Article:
Additionally, they have a certain arrogance that’s endearing while also acting as an Achilles heel. Their penchant for emotes and love of flashy fights could be their downfall in the late game if they’re not careful. Their opponents, Willetton Senior High School, will turn an inch into a mile if given the opportunity. Will Rangitoto’s cockiness allow them to turn the tides of battle?

Willetton Senior High School

The first thing to pay attention to when it comes to Willetton Senior High School is their ban phases. Whether it’s a worry for their bot lane or simply a point of preference, Willetton likes to ban out support and junglers. This strategy might prove very useful against their opponents, seeing as Rangitoto’s jungle aggression is a cornerstone of their gameplay.

WilloAndy, the team’s top laner, prefers engage-capable champions like Camille, though also pulled out Shen in their first game of the Finals to moderate success. Their jungler, VISION, likes wall jumpers and playmakers, utilising the most mobile champions the team can get their hands on. While VISION played overly aggressive on Lee Sin in their first match and was punished, VISION tapered that back and found a healthy balance of playmaking versus frontlining by their final game.

TehClownz is a midlane monster when he wants to be, diving past Tier 1 towers with VISION to secure early game kills. Willetton’s aggressiveness cannot be understated when it comes to their mid-jungle duo. Both of TehClownz’s Galio games saw him show up when the team needed him most, but it was an Urgot game that truly showed the extent of what TehClownz is capable of when given a technical champion.

With so much focus on top and mid lane, the bot lane duo of NS Peanut and MushroomZac are often left to fend for themselves. However, where Rangitoto’s ADC LCD DK is often the star of the show in their matches, it’s MushroomZac that shows arguably the most promise on Willetton.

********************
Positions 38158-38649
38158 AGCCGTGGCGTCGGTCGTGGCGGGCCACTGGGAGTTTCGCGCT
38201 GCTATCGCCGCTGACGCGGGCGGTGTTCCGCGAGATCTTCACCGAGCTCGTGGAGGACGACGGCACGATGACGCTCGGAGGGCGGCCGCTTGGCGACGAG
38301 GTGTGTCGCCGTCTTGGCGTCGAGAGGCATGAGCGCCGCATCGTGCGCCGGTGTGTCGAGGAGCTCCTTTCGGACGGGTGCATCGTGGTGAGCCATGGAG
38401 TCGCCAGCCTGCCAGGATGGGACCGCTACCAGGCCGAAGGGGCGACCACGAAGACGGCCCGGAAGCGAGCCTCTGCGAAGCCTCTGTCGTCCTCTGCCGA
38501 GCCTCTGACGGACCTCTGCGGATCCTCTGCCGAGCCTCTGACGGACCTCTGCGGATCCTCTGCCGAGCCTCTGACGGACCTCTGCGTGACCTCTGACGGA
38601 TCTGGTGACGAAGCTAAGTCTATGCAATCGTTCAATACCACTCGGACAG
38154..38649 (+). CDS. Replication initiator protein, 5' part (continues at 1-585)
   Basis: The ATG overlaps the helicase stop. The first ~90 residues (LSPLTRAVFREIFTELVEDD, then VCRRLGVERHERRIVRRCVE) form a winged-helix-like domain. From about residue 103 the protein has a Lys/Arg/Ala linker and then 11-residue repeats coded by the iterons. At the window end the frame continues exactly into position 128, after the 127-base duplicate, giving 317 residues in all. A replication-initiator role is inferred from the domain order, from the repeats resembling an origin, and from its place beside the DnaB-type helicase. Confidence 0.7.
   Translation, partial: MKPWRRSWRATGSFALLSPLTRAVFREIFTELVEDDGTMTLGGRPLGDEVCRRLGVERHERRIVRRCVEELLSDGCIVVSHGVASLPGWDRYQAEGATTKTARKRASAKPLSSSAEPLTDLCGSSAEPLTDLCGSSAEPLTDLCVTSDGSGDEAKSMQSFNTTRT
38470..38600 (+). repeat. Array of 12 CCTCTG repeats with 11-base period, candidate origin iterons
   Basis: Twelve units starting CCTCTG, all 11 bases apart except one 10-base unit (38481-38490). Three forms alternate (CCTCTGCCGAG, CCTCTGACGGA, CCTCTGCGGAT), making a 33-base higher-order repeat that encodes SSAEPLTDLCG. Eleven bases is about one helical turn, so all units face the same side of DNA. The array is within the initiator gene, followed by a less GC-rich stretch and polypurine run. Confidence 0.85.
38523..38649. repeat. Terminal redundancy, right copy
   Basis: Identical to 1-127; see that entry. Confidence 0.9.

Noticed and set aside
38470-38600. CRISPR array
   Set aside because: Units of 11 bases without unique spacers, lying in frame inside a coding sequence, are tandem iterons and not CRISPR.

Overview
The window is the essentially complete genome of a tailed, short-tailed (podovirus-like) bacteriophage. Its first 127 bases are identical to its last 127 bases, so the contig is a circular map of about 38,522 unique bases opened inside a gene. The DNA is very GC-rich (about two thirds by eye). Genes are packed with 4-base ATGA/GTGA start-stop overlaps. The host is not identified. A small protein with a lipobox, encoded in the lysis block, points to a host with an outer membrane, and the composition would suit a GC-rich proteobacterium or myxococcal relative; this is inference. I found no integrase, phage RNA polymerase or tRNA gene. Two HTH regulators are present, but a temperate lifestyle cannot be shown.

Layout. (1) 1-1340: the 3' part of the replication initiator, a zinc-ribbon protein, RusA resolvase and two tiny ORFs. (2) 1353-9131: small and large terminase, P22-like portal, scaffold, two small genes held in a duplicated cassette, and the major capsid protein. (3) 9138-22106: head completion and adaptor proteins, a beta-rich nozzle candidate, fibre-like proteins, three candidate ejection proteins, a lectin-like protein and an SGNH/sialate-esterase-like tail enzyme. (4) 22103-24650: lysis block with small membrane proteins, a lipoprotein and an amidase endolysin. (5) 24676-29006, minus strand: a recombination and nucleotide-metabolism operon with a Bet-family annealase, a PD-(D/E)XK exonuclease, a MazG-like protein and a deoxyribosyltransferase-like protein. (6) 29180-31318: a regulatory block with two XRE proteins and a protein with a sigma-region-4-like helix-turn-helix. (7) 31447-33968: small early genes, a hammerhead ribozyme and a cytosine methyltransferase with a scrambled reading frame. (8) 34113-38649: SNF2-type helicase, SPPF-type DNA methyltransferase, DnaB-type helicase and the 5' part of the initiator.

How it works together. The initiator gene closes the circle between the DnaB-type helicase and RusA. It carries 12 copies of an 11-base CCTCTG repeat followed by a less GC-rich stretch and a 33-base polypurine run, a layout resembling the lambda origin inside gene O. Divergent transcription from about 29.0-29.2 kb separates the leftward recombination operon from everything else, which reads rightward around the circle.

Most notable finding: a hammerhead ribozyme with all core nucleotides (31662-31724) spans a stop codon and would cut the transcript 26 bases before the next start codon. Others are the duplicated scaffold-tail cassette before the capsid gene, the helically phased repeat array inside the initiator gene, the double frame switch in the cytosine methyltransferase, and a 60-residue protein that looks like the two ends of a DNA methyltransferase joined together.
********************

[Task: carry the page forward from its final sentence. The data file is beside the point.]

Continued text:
Excelling at root-centric mage supports, their final game of the day saw MushroomZac’s Zyra go 4/0/14, earning him the achievement of least deaths on his team throughout their Finals run. MushroomZac’s consistent play and reliability makes for an impressive showing from an unsung hero on Willetton’s roster.

The biggest concern Willetton fans should have lies in their drafting and early execution. While their drafting style does lend to countering Rangitoto’s patented jungle aggression, Willetton all too easily give up power picks such as Kai’Sa to their opponents in favour of a draft they personally prefer.

Their over-aggression early game in the mid lane could sway the game in their direction; however, LGC Somnus M was 3v1 and even 4v1ing his opponents in the Finals. Willetton could very easily be punished for tower diving while White Palette snaps up their jungle camps in the background. If they can persevere through the mid-game power spikes of Rangitoto, though, Willetton can come out on top with a single game-changing play.

How Can I Watch?

This High School Championship series is sure to surprise. Tune in on October 20 at 2:00 pm on Twitch and YouTube to see which school will be crowned the best in Australia and New Zealand!